Being a dual or multiple citizen means that you hold valid citizenship of two or more countries. It is possible to become a dual citizen automatically via marriage, or after being granted citizenship of another country.
Recently, the question of whether you can be a dual citizen without knowing it has been in the media, as the recent revelations that a number of Australian politicians hold dual citizenships. Section 44 of the Constitution sets out several disqualifications that essentially lay out how a person is incapable of being:
“… chosen or of sitting as a senator of member of the House of Representatives.”
Section (i) in the Constitution disqualifies any person who is under any:
“…. acknowledgement of allegiance, obedience, or adherence to a foreign power, or is a subject or a citizen or entitled to the rights or privileges of a subject or citizen of a foreign power.”
This effectively means that individuals that hold dual citizenships are not eligible to be elected to parliament. However a number of these politicians are saying that they were not aware that they held citizenship to another country besides Australia. This prompts the question of whether you can be a dual citizenship without knowing it.
Citizenship is already an exceptionally complex area, and it is entirely possible that there are thousands of Australians who could be dual citizens without knowing it. In Australia, a nation of immigrants, it can be particularly tricky to know your citizenship status, especially as other citizenships can be passed down from parents to children.
According to the 2016 census, 49% of Australians were either born overseas, or had at least one parent who was born overseas – meaning that almost half of the nation could potentially qualify for dual citizenship.
There are multiple ways that dual citizenship can be obtained, such as being born in a foreign country, by being a descendent of someone born in a foreign country, and migrating from a foreign country. However, citizenship is not as cut and dry as that, as each individual nation state determines citizenship according to their own laws. So what applies for one nation (such as the UK), may not apply for another nation (such as America).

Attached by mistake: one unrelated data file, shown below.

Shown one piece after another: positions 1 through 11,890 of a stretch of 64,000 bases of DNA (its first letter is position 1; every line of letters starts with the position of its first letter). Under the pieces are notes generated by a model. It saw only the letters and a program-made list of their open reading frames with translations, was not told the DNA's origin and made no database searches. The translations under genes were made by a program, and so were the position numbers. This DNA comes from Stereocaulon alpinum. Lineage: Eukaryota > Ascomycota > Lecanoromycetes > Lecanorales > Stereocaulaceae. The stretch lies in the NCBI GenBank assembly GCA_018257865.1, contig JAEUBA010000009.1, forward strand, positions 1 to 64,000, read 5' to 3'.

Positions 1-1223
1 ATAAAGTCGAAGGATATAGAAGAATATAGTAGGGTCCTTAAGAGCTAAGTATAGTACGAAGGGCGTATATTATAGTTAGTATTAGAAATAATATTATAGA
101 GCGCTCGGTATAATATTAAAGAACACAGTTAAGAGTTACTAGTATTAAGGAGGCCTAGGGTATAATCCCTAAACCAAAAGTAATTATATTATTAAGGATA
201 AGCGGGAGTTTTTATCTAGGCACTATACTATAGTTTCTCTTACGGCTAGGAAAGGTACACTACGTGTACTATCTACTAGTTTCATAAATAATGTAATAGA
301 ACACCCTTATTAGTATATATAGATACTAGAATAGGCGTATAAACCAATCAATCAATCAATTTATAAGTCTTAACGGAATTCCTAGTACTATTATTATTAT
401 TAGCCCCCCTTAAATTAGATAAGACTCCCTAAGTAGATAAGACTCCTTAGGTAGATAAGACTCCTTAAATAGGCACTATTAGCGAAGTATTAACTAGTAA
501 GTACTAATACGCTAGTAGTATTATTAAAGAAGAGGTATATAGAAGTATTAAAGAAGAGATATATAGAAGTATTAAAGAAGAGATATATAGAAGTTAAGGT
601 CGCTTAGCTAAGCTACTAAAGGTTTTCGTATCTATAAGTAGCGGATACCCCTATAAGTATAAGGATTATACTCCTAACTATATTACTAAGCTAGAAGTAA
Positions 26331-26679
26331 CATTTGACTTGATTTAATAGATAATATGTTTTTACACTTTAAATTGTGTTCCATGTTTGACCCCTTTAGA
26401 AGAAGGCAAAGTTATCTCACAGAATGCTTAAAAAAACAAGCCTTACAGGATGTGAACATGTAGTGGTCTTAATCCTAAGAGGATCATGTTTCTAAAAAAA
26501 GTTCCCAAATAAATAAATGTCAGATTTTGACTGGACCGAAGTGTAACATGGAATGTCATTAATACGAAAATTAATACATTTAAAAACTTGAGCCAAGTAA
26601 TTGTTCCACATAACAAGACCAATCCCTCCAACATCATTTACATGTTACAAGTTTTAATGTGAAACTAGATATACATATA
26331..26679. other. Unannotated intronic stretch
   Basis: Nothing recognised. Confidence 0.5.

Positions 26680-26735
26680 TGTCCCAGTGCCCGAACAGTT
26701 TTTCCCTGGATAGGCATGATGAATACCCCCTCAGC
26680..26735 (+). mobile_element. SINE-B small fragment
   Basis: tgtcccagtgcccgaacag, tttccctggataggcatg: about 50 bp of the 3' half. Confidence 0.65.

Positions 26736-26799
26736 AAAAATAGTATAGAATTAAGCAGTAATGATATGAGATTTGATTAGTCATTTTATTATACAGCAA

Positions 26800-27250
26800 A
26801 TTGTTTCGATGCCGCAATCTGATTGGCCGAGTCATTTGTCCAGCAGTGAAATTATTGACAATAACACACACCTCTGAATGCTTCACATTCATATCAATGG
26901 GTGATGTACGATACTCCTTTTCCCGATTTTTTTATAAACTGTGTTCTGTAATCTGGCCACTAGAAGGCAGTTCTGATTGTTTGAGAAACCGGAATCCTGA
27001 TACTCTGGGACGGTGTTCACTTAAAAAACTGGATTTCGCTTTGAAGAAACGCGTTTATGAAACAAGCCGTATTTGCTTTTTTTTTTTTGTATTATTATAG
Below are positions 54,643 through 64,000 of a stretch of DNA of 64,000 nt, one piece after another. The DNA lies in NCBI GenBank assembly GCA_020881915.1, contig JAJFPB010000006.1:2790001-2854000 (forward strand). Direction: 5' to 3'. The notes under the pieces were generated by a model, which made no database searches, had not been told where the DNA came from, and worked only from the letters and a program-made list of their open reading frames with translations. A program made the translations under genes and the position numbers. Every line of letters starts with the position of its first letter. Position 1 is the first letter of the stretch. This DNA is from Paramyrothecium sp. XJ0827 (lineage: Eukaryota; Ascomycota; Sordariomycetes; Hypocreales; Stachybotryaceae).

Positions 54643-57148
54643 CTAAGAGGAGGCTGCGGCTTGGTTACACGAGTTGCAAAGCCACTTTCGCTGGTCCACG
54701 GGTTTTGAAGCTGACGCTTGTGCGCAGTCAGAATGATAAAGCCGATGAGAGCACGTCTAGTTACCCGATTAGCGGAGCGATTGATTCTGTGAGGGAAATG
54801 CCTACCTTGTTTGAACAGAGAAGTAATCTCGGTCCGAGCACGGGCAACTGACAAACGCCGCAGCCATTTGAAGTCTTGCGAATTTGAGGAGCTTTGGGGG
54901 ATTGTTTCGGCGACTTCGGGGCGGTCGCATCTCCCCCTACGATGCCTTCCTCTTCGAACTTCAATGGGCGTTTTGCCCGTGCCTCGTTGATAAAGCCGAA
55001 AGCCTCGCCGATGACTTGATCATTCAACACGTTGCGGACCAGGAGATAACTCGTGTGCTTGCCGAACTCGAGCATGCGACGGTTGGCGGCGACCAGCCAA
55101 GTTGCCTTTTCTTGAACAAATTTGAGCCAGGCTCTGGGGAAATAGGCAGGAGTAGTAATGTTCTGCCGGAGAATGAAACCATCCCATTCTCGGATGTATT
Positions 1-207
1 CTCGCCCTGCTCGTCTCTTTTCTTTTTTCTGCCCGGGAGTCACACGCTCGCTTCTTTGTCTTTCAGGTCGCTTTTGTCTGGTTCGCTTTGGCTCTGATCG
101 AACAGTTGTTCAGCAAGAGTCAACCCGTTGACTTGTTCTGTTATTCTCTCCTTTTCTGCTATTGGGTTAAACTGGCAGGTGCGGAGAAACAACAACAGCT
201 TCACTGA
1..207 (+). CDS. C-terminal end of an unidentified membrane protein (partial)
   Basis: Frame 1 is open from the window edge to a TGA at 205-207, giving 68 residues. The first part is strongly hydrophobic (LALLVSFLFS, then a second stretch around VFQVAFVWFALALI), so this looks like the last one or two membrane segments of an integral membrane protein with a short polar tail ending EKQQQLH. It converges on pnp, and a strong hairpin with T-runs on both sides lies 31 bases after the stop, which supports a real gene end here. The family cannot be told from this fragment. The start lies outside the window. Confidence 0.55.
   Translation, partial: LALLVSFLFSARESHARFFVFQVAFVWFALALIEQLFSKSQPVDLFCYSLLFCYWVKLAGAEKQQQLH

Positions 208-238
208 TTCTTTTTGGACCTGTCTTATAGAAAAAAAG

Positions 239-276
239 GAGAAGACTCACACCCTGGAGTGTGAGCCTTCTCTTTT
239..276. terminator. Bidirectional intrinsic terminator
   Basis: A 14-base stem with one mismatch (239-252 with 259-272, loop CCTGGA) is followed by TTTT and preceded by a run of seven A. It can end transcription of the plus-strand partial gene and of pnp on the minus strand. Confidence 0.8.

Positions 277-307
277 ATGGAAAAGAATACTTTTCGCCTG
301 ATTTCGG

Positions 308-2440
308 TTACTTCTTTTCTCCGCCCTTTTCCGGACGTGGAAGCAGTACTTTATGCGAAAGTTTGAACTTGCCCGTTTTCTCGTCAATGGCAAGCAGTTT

How do you find out whether you are a dual citizen?
Unfortunately, there is no simple way to do this. You need to think of any countries that might see you as a citizen and check their laws.
If your parents, or even grandparents were born in another country or have another citizenship, then that is a good place to start. Also consider if living in another country may give you right to citizenship.
According to the 2016 census the top five countries that Australians are likely to have ancestry in are:
- England 36.1%
- Australia 33.5%
- Ireland 11%
- Scotland 9.3%
- China 5.6%
Should we change Section 44 of the constitution?
There is an argument to change the part of the Constitution that says members of Parliament can only hold citizenship of the nation that they are representing. Academics in this space say that changing this section is necessary due to the ever changing and multicultural nature of society.
Another argument for changing the strict section 44 is the fact that we live in a representative democracy. Therefore, elected officials that have been voted into parliament by their constituency should still serve out the terms that they were elected for.
Unfortunately, there is still some unfinished Section 44 business, as Labor’s Katy Gallagher and David Feeney are due to face the high court on January 19th. And still, questions linger for between three and eight other members of parliament.
If you have any citizenship questions, or need to understand the legalities of dual citizenship, please do not hesitate to contact the offices of Owen Hodge Lawyers. We are always happy to assist clients in understanding the full ramifications of all of your legal needs. Please feel free to call us at your earliest convenience on 1800 770 780.